@ SM86K: yes their quote was to cut it out and welding in new metal. It is a 1994 Acclaim.

@ george w: the doors in those areas have been rusting for a couple of years. for some reason, the front doors are affected much more than the rears.

Plan: I'm going to watch the fender area for a while. IMO there is no urgency.
 

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Gravel and dirt accumulates on the inside top of this lip, holds moisture and so tends to rust out before other places on cars. This is why when I wash cars, I always flush off the inside of the lip around the rear wheel wells. If you have rust appearing on the outside surface there, it means the metal has rusted all the way through from the inside. Where the paint isn't bubbling yet, it will be sooner or later as the bubbling is the last stage as the rust works its way through. Another place that holds grit etc. is the top of the weld flange around the gas tank. It's pretty hard to flush off, though.
 

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I went through all this with my Reliant. I loved the car and it had been in the family since new. It was a low mileage car but hadn't been kept rustproofed since new. I basically replaced everything on the car due to age. It had some body issues. Had both rockers replaced, rear quarter panel patched (below gas flap), and trunk floor pan. Then I discovered the front floor pan needed a couple patches. Had those fixed. Then I started getting water leaking into the car from the firewall. Discovered a small hole between the strut tower and firewall. By the time I got through fixing the car up.... it was like new. Gave it a complete paint job. This was about 11 years ago and the entire job cost me about $1000. I don't regret spending the money on the car because at the time I was unable to afford a new one. However, I don't think I'd go through it again. I'd either look at buying a rust free southern car or find one around here that wasn't rusted away as bad.

Labour is very costly. Some bodyshops won't even want to touch your car unless there's big money to be made. Seems a lot of them are now focused on doing collision repairs.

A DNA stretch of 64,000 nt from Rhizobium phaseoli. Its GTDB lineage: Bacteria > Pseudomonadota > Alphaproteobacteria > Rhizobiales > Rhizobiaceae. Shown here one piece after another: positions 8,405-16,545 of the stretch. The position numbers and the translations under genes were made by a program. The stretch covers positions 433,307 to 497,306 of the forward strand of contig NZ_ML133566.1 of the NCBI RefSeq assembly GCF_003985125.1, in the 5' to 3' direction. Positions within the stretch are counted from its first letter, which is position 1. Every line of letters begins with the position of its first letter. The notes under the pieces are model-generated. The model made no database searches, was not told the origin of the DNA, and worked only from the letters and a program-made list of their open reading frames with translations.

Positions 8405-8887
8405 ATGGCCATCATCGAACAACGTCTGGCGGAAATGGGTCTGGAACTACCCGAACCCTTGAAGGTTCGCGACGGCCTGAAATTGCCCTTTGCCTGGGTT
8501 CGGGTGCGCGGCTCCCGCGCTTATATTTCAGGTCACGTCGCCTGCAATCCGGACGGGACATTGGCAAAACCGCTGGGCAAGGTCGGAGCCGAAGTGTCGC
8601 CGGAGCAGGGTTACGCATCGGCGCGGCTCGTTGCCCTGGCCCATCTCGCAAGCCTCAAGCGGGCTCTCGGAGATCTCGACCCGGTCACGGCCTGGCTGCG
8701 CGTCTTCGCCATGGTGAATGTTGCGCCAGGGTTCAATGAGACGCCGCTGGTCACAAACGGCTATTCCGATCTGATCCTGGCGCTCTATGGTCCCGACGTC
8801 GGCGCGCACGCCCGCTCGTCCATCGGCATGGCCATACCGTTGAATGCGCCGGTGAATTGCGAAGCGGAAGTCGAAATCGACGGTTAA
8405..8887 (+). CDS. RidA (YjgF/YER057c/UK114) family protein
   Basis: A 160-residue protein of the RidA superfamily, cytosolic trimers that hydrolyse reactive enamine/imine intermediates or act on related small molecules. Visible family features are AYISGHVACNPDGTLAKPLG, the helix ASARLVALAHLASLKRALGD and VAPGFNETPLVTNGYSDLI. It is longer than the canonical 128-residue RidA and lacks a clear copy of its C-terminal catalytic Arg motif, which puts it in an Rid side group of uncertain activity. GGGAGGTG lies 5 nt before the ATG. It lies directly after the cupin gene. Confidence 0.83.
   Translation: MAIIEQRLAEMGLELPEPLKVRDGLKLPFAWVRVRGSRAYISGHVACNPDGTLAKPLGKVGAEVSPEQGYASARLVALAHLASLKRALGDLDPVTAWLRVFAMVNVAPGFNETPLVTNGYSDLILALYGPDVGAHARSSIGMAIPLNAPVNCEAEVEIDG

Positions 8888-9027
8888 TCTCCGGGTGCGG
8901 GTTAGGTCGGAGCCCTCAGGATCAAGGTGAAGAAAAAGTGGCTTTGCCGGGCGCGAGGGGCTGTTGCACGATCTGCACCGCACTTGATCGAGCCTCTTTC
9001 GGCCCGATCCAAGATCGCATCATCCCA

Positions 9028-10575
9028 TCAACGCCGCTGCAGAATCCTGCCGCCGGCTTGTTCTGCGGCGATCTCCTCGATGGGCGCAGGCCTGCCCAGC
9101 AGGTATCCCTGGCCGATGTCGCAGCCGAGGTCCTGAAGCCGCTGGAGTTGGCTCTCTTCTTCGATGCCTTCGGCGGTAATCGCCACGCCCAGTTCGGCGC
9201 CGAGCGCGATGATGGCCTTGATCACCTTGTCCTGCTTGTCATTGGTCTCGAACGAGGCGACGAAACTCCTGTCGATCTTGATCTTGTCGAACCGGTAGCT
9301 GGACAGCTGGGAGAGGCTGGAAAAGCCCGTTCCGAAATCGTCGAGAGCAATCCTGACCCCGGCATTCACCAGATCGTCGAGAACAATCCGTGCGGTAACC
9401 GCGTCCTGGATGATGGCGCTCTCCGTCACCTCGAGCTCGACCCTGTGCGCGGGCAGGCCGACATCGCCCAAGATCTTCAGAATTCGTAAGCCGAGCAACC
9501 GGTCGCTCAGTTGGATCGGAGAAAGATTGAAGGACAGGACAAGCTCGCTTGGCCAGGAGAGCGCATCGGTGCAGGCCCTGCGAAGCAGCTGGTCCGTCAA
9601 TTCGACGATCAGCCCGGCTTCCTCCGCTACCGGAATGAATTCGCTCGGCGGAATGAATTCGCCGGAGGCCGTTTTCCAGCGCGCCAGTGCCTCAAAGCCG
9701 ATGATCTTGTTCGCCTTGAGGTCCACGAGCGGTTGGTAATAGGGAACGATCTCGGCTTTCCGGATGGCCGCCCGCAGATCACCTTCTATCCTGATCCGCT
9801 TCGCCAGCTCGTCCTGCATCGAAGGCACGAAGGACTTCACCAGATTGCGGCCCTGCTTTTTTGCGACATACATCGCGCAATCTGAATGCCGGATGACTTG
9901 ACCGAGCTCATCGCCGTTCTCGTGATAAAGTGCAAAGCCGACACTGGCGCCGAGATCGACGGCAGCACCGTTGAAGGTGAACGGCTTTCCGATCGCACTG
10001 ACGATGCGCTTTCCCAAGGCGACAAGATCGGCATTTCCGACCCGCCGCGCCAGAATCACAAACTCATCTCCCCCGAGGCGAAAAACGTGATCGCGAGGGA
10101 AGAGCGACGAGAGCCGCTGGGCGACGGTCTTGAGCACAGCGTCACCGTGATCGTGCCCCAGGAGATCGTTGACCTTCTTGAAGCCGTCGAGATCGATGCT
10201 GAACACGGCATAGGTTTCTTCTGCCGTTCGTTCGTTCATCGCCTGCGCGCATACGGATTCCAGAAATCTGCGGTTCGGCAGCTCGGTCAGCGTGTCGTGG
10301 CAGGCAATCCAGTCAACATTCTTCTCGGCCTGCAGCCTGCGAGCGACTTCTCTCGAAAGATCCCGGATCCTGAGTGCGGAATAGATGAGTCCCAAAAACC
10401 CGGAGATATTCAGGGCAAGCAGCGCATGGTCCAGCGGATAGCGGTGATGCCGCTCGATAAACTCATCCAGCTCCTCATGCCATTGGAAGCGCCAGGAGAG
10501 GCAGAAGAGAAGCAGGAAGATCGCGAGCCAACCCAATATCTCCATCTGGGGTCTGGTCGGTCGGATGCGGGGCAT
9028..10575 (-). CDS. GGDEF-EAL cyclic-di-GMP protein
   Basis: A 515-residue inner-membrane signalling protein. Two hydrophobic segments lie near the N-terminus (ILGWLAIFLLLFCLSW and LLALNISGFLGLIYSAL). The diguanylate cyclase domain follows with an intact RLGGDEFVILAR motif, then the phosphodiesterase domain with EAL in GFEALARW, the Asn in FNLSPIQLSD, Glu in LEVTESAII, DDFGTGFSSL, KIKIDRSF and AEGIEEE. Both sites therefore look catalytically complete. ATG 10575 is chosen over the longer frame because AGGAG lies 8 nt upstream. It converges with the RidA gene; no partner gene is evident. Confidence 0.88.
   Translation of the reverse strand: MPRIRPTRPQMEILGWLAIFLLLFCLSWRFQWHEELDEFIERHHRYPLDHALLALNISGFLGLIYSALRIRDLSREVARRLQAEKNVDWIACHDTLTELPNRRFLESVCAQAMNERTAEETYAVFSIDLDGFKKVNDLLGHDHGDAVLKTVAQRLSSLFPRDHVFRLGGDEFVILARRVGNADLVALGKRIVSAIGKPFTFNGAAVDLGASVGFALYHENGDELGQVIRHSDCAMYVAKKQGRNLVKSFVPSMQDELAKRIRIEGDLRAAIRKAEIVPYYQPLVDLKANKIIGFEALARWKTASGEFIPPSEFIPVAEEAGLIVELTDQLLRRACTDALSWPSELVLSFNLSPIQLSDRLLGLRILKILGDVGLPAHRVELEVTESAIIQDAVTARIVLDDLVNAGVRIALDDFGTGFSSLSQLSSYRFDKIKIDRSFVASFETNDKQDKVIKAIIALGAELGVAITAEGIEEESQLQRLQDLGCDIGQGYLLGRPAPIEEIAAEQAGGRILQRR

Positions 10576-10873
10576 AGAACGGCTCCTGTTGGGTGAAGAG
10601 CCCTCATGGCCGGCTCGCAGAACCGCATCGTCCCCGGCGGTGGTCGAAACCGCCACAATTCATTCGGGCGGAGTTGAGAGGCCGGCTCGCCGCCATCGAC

I think the key to keeping these old cars in good shape is to keep them rust proofed. I've got a 10 year old Ford that's been kept oiled since new. The thing is spotless with no rust anywhere. I wish my old Reliant had been kept the same way.
 

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Probably you should also consider ever being in an accident in any car that, on top of not having more modern features such as airbags, proper headrests, and stability control; may also have structural deficiencies caused by less apparent rusting. We tend to only consider the repair costs of maintaining an older car compared to a newer one, as opposed to less easily evaluated risks.
 

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It cost my friend around 70.00 to fix a bubble spot on his neon..There was no hole yet, so I just ground off the rust down to bare metal, sanded it smooth, then applied the body filler, threw on some primer, and then some of that zinc primer. Sanded some more and Painted it. but of course it was the small corner of a trunk lid, if your going to do a big job then I would follow the above answers, just cut weld and then ya...


my 86 Reliant K was redone 4 years now and it still is holding up fine, but of course it never sees winter....

I went through all this with my Reliant. I loved the car and it had been in the family since new. It was a low mileage car but hadn't been kept rustproofed since new. I basically replaced everything on the car due to age. It had some body issues. Had both rockers replaced, rear quarter panel patched (below gas flap), and trunk floor pan. Then I discovered the front floor pan needed a couple patches. Had those fixed. Then I started getting water leaking into the car from the firewall. Discovered a small hole between the strut tower and firewall. By the time I got through fixing the car up.... it was like new. Gave it a complete paint job. This was about 11 years ago and the entire job cost me about $1000. I don't regret spending the money on the car because at the time I was unable to afford a new one. However, I don't think I'd go through it again. I'd either look at buying a rust free southern car or find one around here that wasn't rusted away as bad.

Labour is very costly. Some bodyshops won't even want to touch your car unless there's big money to be made. Seems a lot of them are now focused on doing collision repairs.

I think the key to keeping these old cars in good shape is to keep them rust proofed. I've got a 10 year old Ford that's been kept oiled since new. The thing is spotless with no rust anywhere. I wish my old Reliant had been kept the same way.
I got an 89 buick century that i use as my daily, and it was undercoated when new, all I had to do was fill in some spots on the doors..otherwise its in good shape for being 24 years old.......